1. d4 d5

2. c4

Chess Openings

It is one of the oldest openings and is still commonly played today. It is traditionally described as a gambit because White appears to sacrifice the c-pawn; however, this could be considered a misnomer as Black cannot retain the pawn without incurring a disadvantage.

Evans Gambit

The Evans Gambit is a chess opening characterized by the moves:

1. e4 e5

2. Nf3 Nc6

3. Bc4 Bc5

4. b4

Chess Openings

The Evans Gambit is an aggressive line of the Giuoco Piano. White offers a pawn to divert the black bishop on c5. If Black accepts, White can follow up with c3 and d4, ripping open the centre, while also opening diagonals to play Ba3 or Qb3 at some point, preventing Black from castling kingside and threatening the f7-pawn respectively. If Black declines, the b4-pawn stakes out space on the queenside, and White can follow up with a4 later in the game, potentially gaining a tempo by threatening to trap Black’s dark-square bishop.

Rousseau Gambit

The Rousseau Gambit (or Ponziani Countergambit) is a chess opening that begins with the moves:

1. e4 e5

2. Nf3 Nc6

3. Bc4 f5

Chess Openings

The gambit is named after French chess master Eugène Rousseau. White can decline the gambit by supporting the e-pawn with 4.d3. The resulting position is similar to a King’s Gambit Declined with colours reversed, and White’s king bishop aiming at Black’s weakened kingside. Black will have trouble castling kingside and Ng5 is a likely threat. White’s position is better, but still requires careful play.

Key themes for White are to attack Black’s kingside and to avoid attempts by Black to simplify the position. Exchanges involving White’s light-square bishop are particularly suspect.

Smith–Morra Gambit

The Smith–Morra Gambit (or simply Morra Gambit) is an opening gambit against the Sicilian Defence distinguished by the moves:

1. e4 c5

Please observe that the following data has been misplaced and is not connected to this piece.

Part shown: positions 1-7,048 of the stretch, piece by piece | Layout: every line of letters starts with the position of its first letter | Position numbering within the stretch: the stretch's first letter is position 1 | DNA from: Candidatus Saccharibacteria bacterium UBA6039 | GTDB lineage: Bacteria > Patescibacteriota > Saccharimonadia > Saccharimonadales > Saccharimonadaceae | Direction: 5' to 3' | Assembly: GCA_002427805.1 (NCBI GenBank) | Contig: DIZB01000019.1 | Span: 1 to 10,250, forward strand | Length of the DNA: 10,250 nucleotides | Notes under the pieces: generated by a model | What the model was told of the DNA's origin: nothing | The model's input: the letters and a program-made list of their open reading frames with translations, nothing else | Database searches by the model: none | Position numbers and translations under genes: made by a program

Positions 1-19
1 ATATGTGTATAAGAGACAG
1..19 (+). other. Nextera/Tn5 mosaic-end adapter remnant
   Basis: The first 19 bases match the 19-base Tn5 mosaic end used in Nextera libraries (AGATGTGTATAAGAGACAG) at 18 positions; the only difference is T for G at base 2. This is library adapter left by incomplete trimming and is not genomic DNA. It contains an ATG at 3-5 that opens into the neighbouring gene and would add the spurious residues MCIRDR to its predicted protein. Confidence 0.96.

2. d4 cxd4

3. c3

Chess Openings

White sacrifices a pawn to develop quickly and create attacking chances. In exchange for the gambit pawn, White has a piece developed after 4.Nxc3 and a pawn in the center, while Black has an extra pawn and a central pawn majority. The plan for White is straightforward and consists of placing his bishop on c4 to attack the f7-square, and controlling both the c- and d-files with rooks, taking advantage of the fact that Black can hardly find a suitable place to post his queen.

Two Knights Defence

The Two Knights Defense is a chess opening that begins with the moves:

1. e4 e5

2. Nf3 Nc6

3. Bc4 Nf6

Chess Openings

First recorded by Giulio Cesare Polerio(c. 1550 – c. 1610) in the late 16th century, this line of the Italian Game was extensively developed in the 19th century. Black’s third move is a more aggressive defense than the Giuoco Piano (3…Bc5).

Black invites White to attack his f7-pawn with 4.Ng5. If White accepts the offer, the game quickly takes on a tactical character: Black is practically forced to give up a pawn for the initiative. The complications are such that David Bronstein suggested that the term “defense” does not fit, and that the name “Chigorin Counterattack” would be more appropriate.

Some other gambit openings are Blackmar–Diemer Gambit (BDG), From’s Gambit, Staunton Gambit, Budapest Gambit, Scotch Gambit, Latvian Gambit, Danish Gambit, Blackburne Shilling Gambit, Elephant Gambit, Englund Gambit, Italian Gambit, Fried Liver Attack, Albin Countergambit, Benko Gambit, Milner Barry Gambit.

Hypermodern Openings

The Hypermodernists demonstrated their new ideas with games and victories. Aron Nimzowitsch, considered the founder and leading practitioner of hypermodernism, showed that games could be won through indirect control of the centre, breaking with Tarrasch’s view that the centre must be occupied by pawns. Nimzowitsch advocated controlling the centre with distant pieces rather than with pawns, thus inviting the opponent to occupy the centre with pawns, which can then become targets of attack. 

This was part of the hypermodern framework, which Nimzowitsch encapsulated in his seminal book My System, which greatly influenced many chess players. It introduced and formalised concepts of the pawn chain, overprotection, undermining, prophylaxis, restraint, rook on the seventh rank, knight outposts, the dynamics of the isolated queen’s pawn, and other areas of chess.

Although none of the primary exponents of the Hypermodern school ever achieved the title of World Chess Champion, they were among the world’s strongest players. World Champion Alexander Alekhine was associated with hypermodernism, but his style was more of a blend with the Classical school.

In practice, hypermodernism has not replaced the classical theory of Steinitz and Tarrasch. Instead, modern chess textbooks describe hypermodernism as an addition, or extension, to classical theory.